I have some people who know I am a beekeeper. They have places out in the middle of the swamp. Since these places are about the only suitable places for miles they very often get beehives in them. I have removed hives from these places before. But this one was one of the most remote. Usually I go to remove them during the dry season since I can usually walk out there. This one wasn't going to be one of those.
The lodge was a 20 minute airboat ride from the ramp. So even walking there was out of the question. A swamp buggy might have worked but there are some very deep areas out there and it could swallow the buggy. I brought some help for me on this one. Cara (not my sister) came with me on this cut out. Jerry was the person who asked me to come and do the cut out. Jerry works as a fireman in SoFla. It was also Jerry's airboat that was taking us to the location. The boat ramp is off of the Alligator Alley highway.
Now getting to the boat ramp means on a Sunday I had to get up at 6:00am in morning. On a Sunday that is a crime. So I reluctantly woke up and just to be mean woke my wife up also. Hey, if I have to suffer so should she, right? Janel was a good sport about it and made lunch. I picked up Cara and drove out to the boat ramp. We met Jerry and unloaded the equipment on to the airboat. This was a very cool looking airboat lots of anodized purple on the metal and a nice set of art work on the fins. Since we loaded up the boat we couldn't run out there are a full speed. but it was really nice to be able to just sit back and enjoy the landscape, sort of. When you are on an airboat you usually wear headset for protection against the noise of the engine. You will also wear sun glasses not because of the sun, but because of the bugs. Which means if you open your mouth you will get plenty of protein.
On the ride out there you will see tons of birds and other wildlife. Even in the swamp this is considered winter and most of the gators are off taking it easy. We still saw one on the ride out there. When ever you ride an airboat try to make sure it has a grass rake on it. The reason for that is the tall grass bends over the bow and whips you mercilessly. The grass rake causes the grass to bend long before it can reach you. A grass rake is nice but it does nothing about the grass that comes over the side.
When we reached the lodge we had seen that they had taken most of the shingles off the side. I started to asses how big the hive was. So I drilled a hole near what I guessed to be the top. Which in this case was just below a window sill. And I guessed right. When I drilled I hit comb. And now I have bees telling me they don't like my ideas on redecorating.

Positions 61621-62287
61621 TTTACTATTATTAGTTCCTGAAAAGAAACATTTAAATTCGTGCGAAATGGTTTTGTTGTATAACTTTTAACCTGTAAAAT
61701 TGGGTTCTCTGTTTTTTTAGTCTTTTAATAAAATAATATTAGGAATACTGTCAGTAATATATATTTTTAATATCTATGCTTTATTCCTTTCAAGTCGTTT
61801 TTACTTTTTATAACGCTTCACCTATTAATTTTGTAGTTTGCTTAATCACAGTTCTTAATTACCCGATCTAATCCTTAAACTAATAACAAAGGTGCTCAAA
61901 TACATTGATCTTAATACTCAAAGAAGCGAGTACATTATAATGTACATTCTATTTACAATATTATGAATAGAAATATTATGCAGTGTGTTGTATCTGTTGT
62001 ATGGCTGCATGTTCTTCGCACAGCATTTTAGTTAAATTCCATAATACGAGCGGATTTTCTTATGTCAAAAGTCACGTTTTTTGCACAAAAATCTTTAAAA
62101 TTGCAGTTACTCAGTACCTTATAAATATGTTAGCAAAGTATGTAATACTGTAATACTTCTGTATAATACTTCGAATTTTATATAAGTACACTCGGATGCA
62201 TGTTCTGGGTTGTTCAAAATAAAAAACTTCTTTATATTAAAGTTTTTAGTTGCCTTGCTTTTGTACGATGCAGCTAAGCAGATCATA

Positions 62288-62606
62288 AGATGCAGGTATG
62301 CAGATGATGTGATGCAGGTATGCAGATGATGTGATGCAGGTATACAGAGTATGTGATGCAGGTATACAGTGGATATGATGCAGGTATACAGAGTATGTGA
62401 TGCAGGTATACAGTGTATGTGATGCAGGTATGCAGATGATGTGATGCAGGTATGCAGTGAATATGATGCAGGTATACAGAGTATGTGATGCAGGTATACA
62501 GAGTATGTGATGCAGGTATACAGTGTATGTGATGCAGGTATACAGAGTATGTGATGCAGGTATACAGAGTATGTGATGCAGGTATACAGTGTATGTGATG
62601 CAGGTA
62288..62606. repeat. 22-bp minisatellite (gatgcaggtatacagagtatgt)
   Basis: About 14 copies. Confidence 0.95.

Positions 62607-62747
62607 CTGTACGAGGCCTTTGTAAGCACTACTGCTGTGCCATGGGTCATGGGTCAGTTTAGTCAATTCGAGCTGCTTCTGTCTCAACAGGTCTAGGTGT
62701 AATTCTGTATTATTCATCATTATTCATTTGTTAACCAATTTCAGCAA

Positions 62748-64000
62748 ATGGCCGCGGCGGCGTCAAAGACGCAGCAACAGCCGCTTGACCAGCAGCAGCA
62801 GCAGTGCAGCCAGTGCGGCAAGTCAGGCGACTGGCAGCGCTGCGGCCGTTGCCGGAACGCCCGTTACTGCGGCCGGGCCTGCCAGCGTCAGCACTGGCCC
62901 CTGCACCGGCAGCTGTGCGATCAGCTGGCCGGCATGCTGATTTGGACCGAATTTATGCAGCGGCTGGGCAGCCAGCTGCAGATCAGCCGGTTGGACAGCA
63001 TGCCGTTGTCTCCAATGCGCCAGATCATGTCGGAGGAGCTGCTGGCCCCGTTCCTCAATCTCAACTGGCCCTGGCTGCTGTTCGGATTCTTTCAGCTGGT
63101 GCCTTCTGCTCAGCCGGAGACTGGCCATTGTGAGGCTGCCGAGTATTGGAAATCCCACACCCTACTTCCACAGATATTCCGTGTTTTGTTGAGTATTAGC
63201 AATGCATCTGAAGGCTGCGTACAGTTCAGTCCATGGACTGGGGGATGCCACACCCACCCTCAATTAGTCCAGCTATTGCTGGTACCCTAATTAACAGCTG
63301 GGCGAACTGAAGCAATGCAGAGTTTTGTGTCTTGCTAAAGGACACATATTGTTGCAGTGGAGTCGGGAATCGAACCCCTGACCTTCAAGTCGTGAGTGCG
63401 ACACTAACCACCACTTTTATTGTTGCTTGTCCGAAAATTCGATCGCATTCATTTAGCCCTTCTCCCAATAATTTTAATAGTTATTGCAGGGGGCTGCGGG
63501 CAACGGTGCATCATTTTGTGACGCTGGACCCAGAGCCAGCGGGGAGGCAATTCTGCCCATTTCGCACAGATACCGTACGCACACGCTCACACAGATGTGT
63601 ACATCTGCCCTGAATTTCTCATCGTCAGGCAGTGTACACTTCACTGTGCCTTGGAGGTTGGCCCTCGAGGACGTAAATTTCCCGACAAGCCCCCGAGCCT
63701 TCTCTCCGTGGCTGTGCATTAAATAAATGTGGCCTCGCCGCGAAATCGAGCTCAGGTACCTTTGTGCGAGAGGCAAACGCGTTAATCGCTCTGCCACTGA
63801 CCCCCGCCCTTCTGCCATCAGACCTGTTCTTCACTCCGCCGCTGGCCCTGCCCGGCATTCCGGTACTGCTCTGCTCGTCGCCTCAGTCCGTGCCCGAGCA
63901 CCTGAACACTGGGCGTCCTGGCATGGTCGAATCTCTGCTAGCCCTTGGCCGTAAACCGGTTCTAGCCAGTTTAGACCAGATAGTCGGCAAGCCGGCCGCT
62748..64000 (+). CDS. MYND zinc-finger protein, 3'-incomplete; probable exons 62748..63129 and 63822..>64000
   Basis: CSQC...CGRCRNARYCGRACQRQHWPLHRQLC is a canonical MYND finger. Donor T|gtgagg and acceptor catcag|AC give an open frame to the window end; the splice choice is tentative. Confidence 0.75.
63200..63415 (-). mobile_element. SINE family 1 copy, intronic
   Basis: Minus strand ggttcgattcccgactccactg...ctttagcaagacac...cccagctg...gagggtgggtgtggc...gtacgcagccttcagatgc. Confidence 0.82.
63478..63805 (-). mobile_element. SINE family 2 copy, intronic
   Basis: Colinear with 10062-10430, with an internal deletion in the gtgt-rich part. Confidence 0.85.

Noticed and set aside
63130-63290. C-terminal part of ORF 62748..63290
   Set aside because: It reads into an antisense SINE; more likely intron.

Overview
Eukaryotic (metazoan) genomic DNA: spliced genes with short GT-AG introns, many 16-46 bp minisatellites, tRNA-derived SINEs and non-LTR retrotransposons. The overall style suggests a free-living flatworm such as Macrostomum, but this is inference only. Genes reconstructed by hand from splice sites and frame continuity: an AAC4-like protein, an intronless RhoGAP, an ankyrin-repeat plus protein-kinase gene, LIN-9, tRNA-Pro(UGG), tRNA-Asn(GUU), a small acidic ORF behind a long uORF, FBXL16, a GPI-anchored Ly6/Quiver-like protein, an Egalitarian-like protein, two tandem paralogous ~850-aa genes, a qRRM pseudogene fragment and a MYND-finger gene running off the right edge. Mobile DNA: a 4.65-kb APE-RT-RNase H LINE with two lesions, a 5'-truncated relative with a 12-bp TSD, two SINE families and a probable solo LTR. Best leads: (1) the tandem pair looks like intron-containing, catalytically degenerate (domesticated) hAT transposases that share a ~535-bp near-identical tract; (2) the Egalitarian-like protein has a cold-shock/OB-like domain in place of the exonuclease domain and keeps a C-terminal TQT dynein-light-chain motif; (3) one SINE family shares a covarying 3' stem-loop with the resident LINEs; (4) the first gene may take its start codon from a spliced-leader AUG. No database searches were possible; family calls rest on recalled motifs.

Jerry got suited up in his fireman gear and used one of my extra veils. Cara wore her protection. I went in with the veil and gloves. The bees took advantage of my exposed forearms and I received a few stings there. Hives in walls like this are difficult to cut out properly. If you expose the whole hive you risk it collapsing on itself under it's own weight. When you remove the side panel The comb tends to have attachment points to it. Removal of those all at once removes structural support. So what we dis was working form the bottom toward the top we removed it sections. This helped to prevent total collapse. It was a good thing to do.
The hive had about 100lbs/45.35kg of honey. The hive was also getting at the early stages of swarm mode. The drone comb was massive and the brood comb was minimal. I didn't even fill up five frames with brood. A little longer and the queen cells when have been there.
It took about 5-6 hours to do the cutout. Near the end I decided to check the next chamber on the wall just to be sure the bees had not built in two sections. They had not but there was a mass of bees there. So they were getting ready to. We moved most of the bees into the box. Loaded up the airboat and prepared to head back.
The trip on the way back was very nice because in the morning it was cold (cold for SoFla). The afternoon was nice and warm (like it should be in SoFla). We saw a river otter bounce around in the grasses as we headed back. It was really nice to see a river otter in the wild.
The hive is at the bee farm and I will probably requeen it. But I will want to see how they are doing.
You can see the pictures here:http://www.brendhanhorne.com/coppermine_dir/thumbnails.php?album=178
You can also see a short video I shot here: